I’ve questioned a lot of things this past year - the electoral process, the humanity of the American populace, whether or not to let my hair grow out. But there are always universal truths to fall back on; we can turn to these truths in an era where we are bound to be deeply troubled by the news at least twice a day. For me these truths are that I have the support of my family, Hillary won the popular vote by 3 million, and the universe has brought us Stephen Sondheim - so it can’t be all bad.
Now this article isn’t going to be the love letter to Sondheim that I’ve always longed to write. I don’t need to mention that his mother told him on her deathbed that she regretted giving birth to him and he still managed to become the greatest musical theatre composer of all time meanwhile my parents are nice to me and I’m submitting this a week late. I don’t need to mention his countless works that are groundbreaking in form and subject matter. Stephen Sondheim is not the star of this piece - the star is just one relatively obscure piece in his oeuvre, and that’s saying something because his musicals are never hits. This work is Assassins, and I’m not sure if it is even my favourite of his - but it was the one that was ringing in my head on November 9, 2016. In my heartbroken and collapsed state of mind, passages of the score suddenly resonated in a way they never had before.
(Pictured: book writer John Weidman, Sondheim, and director Jerry Zaks at the recording of the Assassins original cast album)
To summarize: Assassins tells the story of the 9 men and women who have killed, or attempted to kill, the President of the United States. Their stories stretch across centuries the first being John Wilkes Booth (played by Gianni Sallese) who assassinated the 16th President Abraham Lincoln in 1865 to the most recent being John Hinckley Jr. (played by Manoosh Tavakoli) who attempted to assassinate the 40th President Ronald Reagan in 1981. The themes of the musical cannot be summed up quite as easily as the plot. A short description would include power relations, government mistrust, gun violence, fame versus infamy, who gets their story told, and the fundamental problems with the American dream. It is a complicated and provocative piece that leaves the audience with more questions than answers.
(Pictured: Gianni Sallese as John Wilkes Booth)
When I learned that the Victoria College Drama Society was putting on a production of it right here at University of Toronto it drew in both my curiosity and my skepticism. I always love the idea of a Sondheim production at any level- but it sometimes works out better in theory than in practice. I was overjoyed to discover that was not so in this case. The production let the complications and nuance that exists in so much of Sondheim’s work shine through. I reached out to director Jeff Kennes to discuss the content and logistics of the show- he was very generous with his time and we had a long and fascinating conversation looking at this 27 year old musical through the contemporary political lens. Though Kennes was extremely thoughtful in his responses and gracious with his insights, I left the conversation like I left the musical- with more questions than answers. It is not always the most comfortable feeling but that does not mean it is not valuable- and we are going to have to get used to it in the next four years.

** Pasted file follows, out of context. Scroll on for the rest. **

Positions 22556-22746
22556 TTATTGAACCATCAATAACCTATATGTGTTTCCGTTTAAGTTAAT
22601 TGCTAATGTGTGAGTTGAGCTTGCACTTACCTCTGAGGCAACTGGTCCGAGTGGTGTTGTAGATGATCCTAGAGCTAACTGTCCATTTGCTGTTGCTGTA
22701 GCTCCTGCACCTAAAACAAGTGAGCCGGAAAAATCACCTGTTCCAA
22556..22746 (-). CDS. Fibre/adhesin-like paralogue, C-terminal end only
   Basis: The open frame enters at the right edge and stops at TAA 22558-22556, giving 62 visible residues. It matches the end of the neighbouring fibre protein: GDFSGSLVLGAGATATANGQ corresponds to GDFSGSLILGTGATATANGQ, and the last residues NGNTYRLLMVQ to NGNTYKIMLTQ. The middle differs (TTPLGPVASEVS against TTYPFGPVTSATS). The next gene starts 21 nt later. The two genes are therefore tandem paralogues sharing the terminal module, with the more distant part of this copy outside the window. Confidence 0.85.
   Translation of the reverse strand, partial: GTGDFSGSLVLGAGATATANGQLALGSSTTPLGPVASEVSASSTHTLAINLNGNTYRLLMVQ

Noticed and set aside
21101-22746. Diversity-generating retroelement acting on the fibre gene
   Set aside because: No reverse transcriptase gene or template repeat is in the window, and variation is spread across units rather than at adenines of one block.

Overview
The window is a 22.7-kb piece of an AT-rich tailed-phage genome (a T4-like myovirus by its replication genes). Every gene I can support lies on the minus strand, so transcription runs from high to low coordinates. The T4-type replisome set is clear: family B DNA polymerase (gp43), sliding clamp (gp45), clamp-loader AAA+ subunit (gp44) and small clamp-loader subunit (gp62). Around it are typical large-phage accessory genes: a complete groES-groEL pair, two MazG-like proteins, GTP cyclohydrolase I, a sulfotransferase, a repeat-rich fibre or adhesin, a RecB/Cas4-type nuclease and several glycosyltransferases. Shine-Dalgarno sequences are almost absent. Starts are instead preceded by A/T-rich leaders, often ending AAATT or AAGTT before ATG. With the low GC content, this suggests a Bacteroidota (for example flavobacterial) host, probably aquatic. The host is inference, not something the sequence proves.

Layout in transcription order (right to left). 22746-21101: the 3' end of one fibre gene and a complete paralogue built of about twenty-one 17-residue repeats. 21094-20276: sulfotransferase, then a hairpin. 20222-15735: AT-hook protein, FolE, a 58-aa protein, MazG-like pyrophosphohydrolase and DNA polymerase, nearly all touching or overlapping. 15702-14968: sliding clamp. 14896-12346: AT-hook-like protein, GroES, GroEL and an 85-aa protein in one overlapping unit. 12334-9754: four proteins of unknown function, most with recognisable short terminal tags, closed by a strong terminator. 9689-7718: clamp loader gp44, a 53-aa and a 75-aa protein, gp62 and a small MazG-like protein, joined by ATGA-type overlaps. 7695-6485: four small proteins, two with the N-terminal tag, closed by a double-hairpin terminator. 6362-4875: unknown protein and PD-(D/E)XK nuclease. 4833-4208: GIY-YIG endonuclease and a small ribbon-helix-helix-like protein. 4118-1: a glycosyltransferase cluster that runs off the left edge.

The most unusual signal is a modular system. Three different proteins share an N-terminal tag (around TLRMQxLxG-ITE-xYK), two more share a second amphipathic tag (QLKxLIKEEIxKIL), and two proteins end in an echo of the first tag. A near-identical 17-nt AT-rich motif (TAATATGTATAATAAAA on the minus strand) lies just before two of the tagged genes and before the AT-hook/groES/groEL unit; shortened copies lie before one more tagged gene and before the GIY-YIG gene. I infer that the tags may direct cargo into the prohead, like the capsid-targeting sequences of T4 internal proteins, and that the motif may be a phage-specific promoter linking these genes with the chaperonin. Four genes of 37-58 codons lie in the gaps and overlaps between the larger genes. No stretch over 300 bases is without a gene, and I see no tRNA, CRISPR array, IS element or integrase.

The Victoria College Drama Society approached Kennes to direct Assassins even though he was previously unfamiliar with the piece. However, he was deep into the process of directing the St. Michael's College Troubadours production of Arthur Miller’s The Crucible, another work that deals with the darker parts of American history. Kennes says he is attracted to the darker and meatier material and with the help of an enthusiastic production team was excited to explore these themes. Assassins is rarely put on, not just because it is an obscure show with controversial matter but also due to Canada’s laws on replicating firearms- which they had to do through sound effect rather than through prop guns as is usually performed. That is not the only struggle with putting on this show in Toronto- it relies so much on American history a Canadian millennial audience may not be familiar with. This was a concern for Kennes who realized that certain references in the book and the score were bound to go over some people’s heads. However, with heavy research from himself and his cast members he attempted to paint a clear portrait of these incidents and these nine people. Casting instantly proved to be an important endeavour, with about 75 auditions the production team narrowed it down to a cast of 17- the 9 Assassins, 7 citizens, and the key role of the proprietor.